Highly diversified expansions shaped the evolution of membrane bound proteins in metazoans2017In: Scientific Reports, ISSN 2045-2322, E-ISSN 2045-2322, Vol. 7, article id 12387Article in journal (Refereed)
    Abstract [en]

    The dramatic increase in membrane proteome complexity is arguably one of the most pivotal evolutionary events that underpins the origin of multicellular animals. However, the origin of a significant number of membrane families involved in metazoan development has not been clarified. In this study, we have manually curated the membrane proteomes of 22 metazoan and 2 unicellular holozoan species. We identify 123,014 membrane proteins in these 24 eukaryotic species and classify 86% of the dataset. We determine 604 functional clusters that are present from the last holozoan common ancestor (LHCA) through many metazoan species. Intriguingly, we show that more than 70% of the metazoan membrane protein families have a premetazoan origin. The data show that enzymes are more highly represented in the LHCA and expand less than threefold throughout metazoan species; in contrast to receptors that are relatively few in the LHCA but expand nearly eight fold within metazoans. Expansions related to cell adhesion, communication, immune defence, and developmental processes are shown in conjunction with emerging biological systems, such as neuronal development, cytoskeleton organization, and the adaptive immune response. This study defines the possible LHCA membrane proteome and describes the fundamental functional clusters that underlie metazoan diversity and innovation.

  • 23.
    Badiali, Luca
    et al.
    Uppsala University, Disciplinary Domain of Medicine and Pharmacy, Faculty of Medicine, Department of Neuroscience, Functional Pharmacology.
    Cedernaes, Jonathan
    Uppsala University, Disciplinary Domain of Medicine and Pharmacy, Faculty of Medicine, Department of Neuroscience, Functional Pharmacology.
    Olszewski, Pawel K
    Uppsala University, Disciplinary Domain of Medicine and Pharmacy, Faculty of Medicine, Department of Neuroscience, Functional Pharmacology.
    Nylander, Olof
    Uppsala University, Disciplinary Domain of Medicine and Pharmacy, Faculty of Medicine, Department of Neuroscience, Physiology.
    Vergoni, Anna V
    Schiöth, Helgi B
    Uppsala University, Disciplinary Domain of Medicine and Pharmacy, Faculty of Medicine, Department of Neuroscience, Functional Pharmacology.
    Adhesion GPCRs are widely expressed throughout the subsections of the gastrointestinal tract2012In: BMC gastroenterology, ISSN 1471-230X, Vol. 12, p. 134-Article in journal (Refereed)
    Abstract [en]

    BACKGROUND: G protein-coupled receptors (GPCRs) represent one of the largest families of transmembrane receptors and the most common drug target. The Adhesion subfamily is the second largest one of GPCRs and its several members are known to mediate neural development and immune system functioning through cell-cell and cell-matrix interactions. The distribution of these receptors has not been characterized in detail in the gastrointestinal (GI) tract. Here we present the first comprehensive anatomical profiling of mRNA expression of all 30 Adhesion GPCRs in the rat GI tract divided into twelve subsegments.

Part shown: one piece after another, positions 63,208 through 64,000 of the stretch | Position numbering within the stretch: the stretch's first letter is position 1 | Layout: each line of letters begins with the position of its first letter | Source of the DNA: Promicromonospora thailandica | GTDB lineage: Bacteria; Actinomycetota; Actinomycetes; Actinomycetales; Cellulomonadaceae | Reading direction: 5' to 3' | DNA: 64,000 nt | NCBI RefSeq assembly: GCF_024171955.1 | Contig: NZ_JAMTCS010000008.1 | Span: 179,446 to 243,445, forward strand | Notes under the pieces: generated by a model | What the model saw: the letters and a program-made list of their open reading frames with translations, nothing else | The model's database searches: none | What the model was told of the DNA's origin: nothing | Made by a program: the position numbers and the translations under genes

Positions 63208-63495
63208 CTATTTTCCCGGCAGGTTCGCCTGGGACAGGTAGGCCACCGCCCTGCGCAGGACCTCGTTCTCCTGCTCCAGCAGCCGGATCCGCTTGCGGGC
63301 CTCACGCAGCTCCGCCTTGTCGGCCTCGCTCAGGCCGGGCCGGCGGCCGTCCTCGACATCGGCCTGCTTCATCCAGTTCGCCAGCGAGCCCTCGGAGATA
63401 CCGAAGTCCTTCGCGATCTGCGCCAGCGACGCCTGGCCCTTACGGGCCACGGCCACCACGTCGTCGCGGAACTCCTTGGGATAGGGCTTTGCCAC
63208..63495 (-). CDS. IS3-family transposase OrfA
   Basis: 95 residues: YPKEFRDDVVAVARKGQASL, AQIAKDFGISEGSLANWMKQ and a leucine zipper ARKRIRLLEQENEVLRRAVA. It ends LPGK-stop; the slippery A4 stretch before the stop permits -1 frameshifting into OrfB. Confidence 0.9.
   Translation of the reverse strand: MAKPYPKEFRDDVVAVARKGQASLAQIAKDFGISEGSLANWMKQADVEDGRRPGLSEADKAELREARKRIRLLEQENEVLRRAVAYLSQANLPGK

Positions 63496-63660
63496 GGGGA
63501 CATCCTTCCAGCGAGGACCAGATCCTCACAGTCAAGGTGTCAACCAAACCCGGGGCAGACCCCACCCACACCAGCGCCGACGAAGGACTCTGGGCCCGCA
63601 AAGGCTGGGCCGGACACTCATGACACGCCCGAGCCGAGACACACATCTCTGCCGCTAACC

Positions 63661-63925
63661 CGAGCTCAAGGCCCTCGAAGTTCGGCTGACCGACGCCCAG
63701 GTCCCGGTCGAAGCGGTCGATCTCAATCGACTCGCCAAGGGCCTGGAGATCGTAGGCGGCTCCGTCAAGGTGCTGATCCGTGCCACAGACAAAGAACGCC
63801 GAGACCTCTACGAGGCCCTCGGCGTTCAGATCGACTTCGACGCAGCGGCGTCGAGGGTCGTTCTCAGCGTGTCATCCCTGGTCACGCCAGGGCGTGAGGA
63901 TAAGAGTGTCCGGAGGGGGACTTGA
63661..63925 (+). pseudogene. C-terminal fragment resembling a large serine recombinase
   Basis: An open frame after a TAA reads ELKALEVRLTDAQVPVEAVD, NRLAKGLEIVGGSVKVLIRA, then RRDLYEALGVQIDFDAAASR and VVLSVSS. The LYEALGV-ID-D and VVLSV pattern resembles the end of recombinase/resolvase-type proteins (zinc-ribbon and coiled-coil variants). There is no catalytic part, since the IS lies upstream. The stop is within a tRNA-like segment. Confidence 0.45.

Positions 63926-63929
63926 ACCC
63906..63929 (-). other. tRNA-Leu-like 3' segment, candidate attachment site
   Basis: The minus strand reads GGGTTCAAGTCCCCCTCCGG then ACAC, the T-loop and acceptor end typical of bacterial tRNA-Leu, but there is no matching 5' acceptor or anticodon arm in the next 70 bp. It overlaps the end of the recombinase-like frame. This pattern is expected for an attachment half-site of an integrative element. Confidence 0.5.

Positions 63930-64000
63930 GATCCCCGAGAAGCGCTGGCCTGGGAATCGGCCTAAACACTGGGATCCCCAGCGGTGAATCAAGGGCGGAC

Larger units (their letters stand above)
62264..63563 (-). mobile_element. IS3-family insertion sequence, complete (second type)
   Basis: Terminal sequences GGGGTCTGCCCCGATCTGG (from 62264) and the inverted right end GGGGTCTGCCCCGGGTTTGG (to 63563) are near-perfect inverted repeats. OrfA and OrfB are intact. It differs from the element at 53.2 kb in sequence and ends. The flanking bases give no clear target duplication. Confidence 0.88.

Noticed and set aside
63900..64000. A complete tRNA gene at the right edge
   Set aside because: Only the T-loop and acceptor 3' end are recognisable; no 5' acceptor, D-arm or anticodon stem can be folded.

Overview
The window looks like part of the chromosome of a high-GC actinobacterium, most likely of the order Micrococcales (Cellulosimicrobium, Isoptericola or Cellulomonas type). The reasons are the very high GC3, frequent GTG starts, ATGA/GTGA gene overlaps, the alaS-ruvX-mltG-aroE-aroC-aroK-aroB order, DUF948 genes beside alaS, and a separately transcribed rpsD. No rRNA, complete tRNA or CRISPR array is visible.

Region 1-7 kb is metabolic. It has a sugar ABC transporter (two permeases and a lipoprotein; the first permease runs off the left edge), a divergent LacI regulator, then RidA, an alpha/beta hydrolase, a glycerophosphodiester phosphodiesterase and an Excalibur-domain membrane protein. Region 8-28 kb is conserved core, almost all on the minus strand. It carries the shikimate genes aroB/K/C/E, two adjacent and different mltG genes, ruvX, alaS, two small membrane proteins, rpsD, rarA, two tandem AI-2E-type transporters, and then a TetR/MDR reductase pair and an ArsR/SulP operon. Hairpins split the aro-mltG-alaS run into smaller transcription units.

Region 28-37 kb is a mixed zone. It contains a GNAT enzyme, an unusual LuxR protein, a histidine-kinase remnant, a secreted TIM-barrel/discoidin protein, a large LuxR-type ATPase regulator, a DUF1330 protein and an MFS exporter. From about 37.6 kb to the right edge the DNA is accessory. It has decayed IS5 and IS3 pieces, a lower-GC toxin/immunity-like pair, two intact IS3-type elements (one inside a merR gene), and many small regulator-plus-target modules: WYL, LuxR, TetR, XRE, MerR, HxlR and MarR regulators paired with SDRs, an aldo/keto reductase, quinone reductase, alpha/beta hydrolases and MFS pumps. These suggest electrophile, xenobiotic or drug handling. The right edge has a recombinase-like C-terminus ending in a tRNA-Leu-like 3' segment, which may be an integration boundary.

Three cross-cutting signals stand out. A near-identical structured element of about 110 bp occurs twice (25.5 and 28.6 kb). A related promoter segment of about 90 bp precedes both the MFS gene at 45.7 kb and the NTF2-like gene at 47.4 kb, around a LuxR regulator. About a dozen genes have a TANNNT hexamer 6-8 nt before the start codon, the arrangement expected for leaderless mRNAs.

METHODS: Using RT-qPCR, we studied the expression of Adhesion GPCRs in the esophagus, the corpus and antrum of the stomach, the proximal and distal parts of the duodenum, ileum, jejunum and colon, and the cecum.

    RESULTS: We found that twenty-one Adhesion GPCRs (70%) had a widespread (expressed in five or more segments) or ubiquitous (expressed in eleven or more segments) distribution, seven (23%) were restricted to a few segments of the GI tract and two were not expressed in any segment. Most notably, almost all Group III members were ubiquitously expressed, while the restricted expression was characteristic for the majority of group VII members, hinting at more specific/localized roles for some of these receptors.

    CONCLUSIONS: Overall, the distribution of Adhesion GPCRs points to their important role in GI tract functioning and defines them as a potentially crucial target for pharmacological interventions.

  • 24.
    Bagchi, Sonchita
    et al.
    Uppsala University, Disciplinary Domain of Medicine and Pharmacy, Faculty of Medicine, Department of Neuroscience, Functional Pharmacology.
    Baomar, Hajar Ali
    Uppsala University, Disciplinary Domain of Medicine and Pharmacy, Faculty of Medicine, Department of Neuroscience, Functional Pharmacology.
    Al-Walai, Somar
    Uppsala University, Disciplinary Domain of Medicine and Pharmacy, Faculty of Medicine, Department of Neuroscience, Functional Pharmacology.
    Al-Sadi, Saifaddin
    Uppsala University, Disciplinary Domain of Medicine and Pharmacy, Faculty of Medicine, Department of Neuroscience, Functional Pharmacology.
    Fredriksson, Robert
    Uppsala University, Disciplinary Domain of Medicine and Pharmacy, Faculty of Medicine, Department of Neuroscience, Functional Pharmacology.